Karen, TD 13, Florida disturbance 98L, and African disturbance
Tropical Storm Karen is being ripped apart by 20-40 knots of wind shear, thanks to strong southwesterly winds aloft (Figure 1). Satellite loops show that these strong winds have exposed the center of circulation, now visible as a swirl of low clouds, and pushed the remaining heavy thunderstorm activity to the storm's northeast side.
Karen was probably a hurricane yesterday morning, since a NOAA hurricane hunter aircraft that arrived at the storm during the afternoon found winds near hurricane force. These winds were much stronger than the storm's satellite presentation suggested. This flight occurred after Karen had already peaked in intensity, so it is likely Karen was a hurricane for a few hours. The storm may be upgraded to a hurricane in post-storm analysis. It looks right now that Karen does not have much chance to regain hurricane status over the next five days, and may not survive at all. Wind shear over the next five days is predicted to range between 20-30 knots, and there is at least a 30% chance Karen will be destroyed by this. None of the computer models forecast total destruction, though.
Figure 1. This morning's visible satellite image, with yellow contour lines showing the amount of wind shear (in knots) superimposed. Strong upper winds winds blowing from the southwest (shown by the large white arrow) were creating 20-40 knots of wind shear over Karen. These strong winds pushed Karen's heavy thunderstorm activity to the downwind (northeast) side of Karen, exposing the low-level center of circulation to view. Image credit: University of Wisconsin CIMSS.
A severely weakened Karen will not turn to the north as much as the models have been predicting, since the storm will not extend as high in the atmosphere. Shallow storms respond to the wind field closer to the surface. These surface winds are blowing more east-to-west, and Karen is expected to follow a more westerly track to a point a few hundred miles north of the Lesser Antilles Islands five days from now. Steering currents will weaken then, and Karen will move slowly for a few days. It appears likely now that a ridge of high pressure will then build in and force Karen (or its remnants) to the west towards the U.S. East Coast late next week.
Tropical Depression 13
Tropical Depression 13 remains virtually unchanged from a day ago. Satellite imagery shows a small, compact storm that is affecting a very limited portion of the Mexican coast. Wind shear is a low 5 knots, and TD 13 could still strengthen to a 50-55 mph tropical storm before its expected landfall in Mexico on Saturday, between Poza Rica and Tampico. TD 13 will not affect Texas, due to the storm's small size. The next Hurricane Hunter mission is scheduled to arrive at 2 pm EDT today.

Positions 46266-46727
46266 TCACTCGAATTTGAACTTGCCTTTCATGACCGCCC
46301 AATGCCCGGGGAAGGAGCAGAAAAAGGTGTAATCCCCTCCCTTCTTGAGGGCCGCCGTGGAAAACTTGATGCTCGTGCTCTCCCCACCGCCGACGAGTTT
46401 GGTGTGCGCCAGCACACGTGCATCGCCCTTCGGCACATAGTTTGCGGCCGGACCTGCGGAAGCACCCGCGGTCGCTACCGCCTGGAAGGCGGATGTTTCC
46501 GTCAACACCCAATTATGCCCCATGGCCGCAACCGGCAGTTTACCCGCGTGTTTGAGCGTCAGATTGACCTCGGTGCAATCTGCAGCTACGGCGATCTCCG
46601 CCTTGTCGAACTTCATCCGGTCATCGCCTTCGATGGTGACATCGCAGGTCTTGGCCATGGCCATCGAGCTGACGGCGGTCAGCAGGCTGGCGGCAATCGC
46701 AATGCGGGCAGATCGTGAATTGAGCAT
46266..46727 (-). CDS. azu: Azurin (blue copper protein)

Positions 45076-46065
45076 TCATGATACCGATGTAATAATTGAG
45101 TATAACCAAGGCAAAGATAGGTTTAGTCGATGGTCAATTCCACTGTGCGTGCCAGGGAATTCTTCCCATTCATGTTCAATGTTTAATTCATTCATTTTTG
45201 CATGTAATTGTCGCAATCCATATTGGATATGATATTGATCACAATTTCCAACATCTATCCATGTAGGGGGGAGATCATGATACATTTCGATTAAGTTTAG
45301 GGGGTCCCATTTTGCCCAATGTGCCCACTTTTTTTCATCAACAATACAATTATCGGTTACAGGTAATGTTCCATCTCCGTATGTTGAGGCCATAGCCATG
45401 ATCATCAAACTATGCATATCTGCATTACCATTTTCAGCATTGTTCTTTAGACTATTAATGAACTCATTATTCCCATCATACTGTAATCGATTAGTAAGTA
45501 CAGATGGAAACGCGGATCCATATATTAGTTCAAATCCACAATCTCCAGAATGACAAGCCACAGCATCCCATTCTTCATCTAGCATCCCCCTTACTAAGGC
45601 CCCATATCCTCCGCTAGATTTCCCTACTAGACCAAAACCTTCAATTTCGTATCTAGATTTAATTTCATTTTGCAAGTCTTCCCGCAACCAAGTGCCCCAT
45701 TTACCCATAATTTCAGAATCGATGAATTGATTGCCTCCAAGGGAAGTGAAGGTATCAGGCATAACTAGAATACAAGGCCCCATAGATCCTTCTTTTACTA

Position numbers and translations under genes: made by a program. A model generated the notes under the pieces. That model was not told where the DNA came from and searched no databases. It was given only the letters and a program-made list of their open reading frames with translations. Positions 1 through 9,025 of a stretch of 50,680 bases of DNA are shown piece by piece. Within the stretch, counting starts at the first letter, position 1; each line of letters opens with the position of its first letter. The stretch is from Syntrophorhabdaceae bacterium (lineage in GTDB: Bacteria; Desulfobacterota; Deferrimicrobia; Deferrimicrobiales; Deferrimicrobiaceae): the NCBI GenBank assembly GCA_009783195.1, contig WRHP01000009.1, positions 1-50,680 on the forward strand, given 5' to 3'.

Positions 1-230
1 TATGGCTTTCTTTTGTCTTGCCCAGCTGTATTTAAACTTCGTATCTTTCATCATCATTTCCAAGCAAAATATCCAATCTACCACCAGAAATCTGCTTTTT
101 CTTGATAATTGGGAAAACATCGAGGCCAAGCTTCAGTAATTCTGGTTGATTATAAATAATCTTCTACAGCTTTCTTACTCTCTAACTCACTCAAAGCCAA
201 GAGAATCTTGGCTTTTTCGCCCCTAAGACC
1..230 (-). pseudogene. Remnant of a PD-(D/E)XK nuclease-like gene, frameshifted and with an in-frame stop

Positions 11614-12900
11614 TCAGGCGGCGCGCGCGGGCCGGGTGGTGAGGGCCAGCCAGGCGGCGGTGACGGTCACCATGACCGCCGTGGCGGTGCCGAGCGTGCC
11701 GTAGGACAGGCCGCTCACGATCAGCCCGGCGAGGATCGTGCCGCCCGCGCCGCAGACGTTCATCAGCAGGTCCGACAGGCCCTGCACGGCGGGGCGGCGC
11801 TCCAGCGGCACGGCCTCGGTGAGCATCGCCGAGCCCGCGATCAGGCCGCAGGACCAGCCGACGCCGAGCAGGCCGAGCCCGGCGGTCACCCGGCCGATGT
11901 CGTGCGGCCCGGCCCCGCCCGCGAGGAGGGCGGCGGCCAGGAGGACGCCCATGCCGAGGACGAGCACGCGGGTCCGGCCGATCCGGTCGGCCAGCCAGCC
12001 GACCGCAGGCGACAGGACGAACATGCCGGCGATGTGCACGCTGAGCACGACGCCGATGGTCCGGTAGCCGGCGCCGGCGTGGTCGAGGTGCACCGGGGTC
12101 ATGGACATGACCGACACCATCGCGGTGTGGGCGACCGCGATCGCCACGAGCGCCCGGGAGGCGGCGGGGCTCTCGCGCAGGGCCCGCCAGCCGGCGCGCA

Tropical disturbance 98L near the east coast of Florida
A surface low pressure area (98L) moved over South Florida last night, and now appears to be reforming about 100 miles southeast of Cape Canaveral. The system is bringing heavy rain to the waters offshore Florida and the northern Bahama Islands, as seen on long range radar out of Miami. However, there are no organized spiral bands, and winds measured throughout Florida this morning have been 8 mph or less. The system is under about 10-15 knots of wind shear, which may allow some development today. This disturbance has brought rains of up to four inches to portions of South Florida and the western Bahamas, as seen on Miami radar. The center is forming far enough off the coast that 98L will probably not be a big rainmaker for Florida.
The disturbance is lifting northeastward in response to a strong trough of low pressure swinging off the U.S. East Coast. The system has the potential to organize into a tropical depression today or tomorrow, and 98L will pass several hundred miles east of Cape Hatteras, North Carolina Saturday. The system is expected to accelerate to the northeast and could bring heavy rain and high wind gusts to the Canadian Maritime provinces early next week. It is unlikely 98L will have time to become any stronger than a 45 mph tropical storm, and any effects on the U.S. will be minimal.
Coast of Africa wave
A tropical wave about 150 miles south of the Cape Verdes Islands is under about 10-20 knots of wind shear, and has some potential for development over the next few days. This morning's QuikSCAT pass showed an elongated circulation, with top winds of 35 mph to the storm's northeast side.
Wind shear tutorial
For those interested, I've posted a wind shear tutorial. This page is permanently linked on our tropical page.
I'll have an update Friday morning at the latest.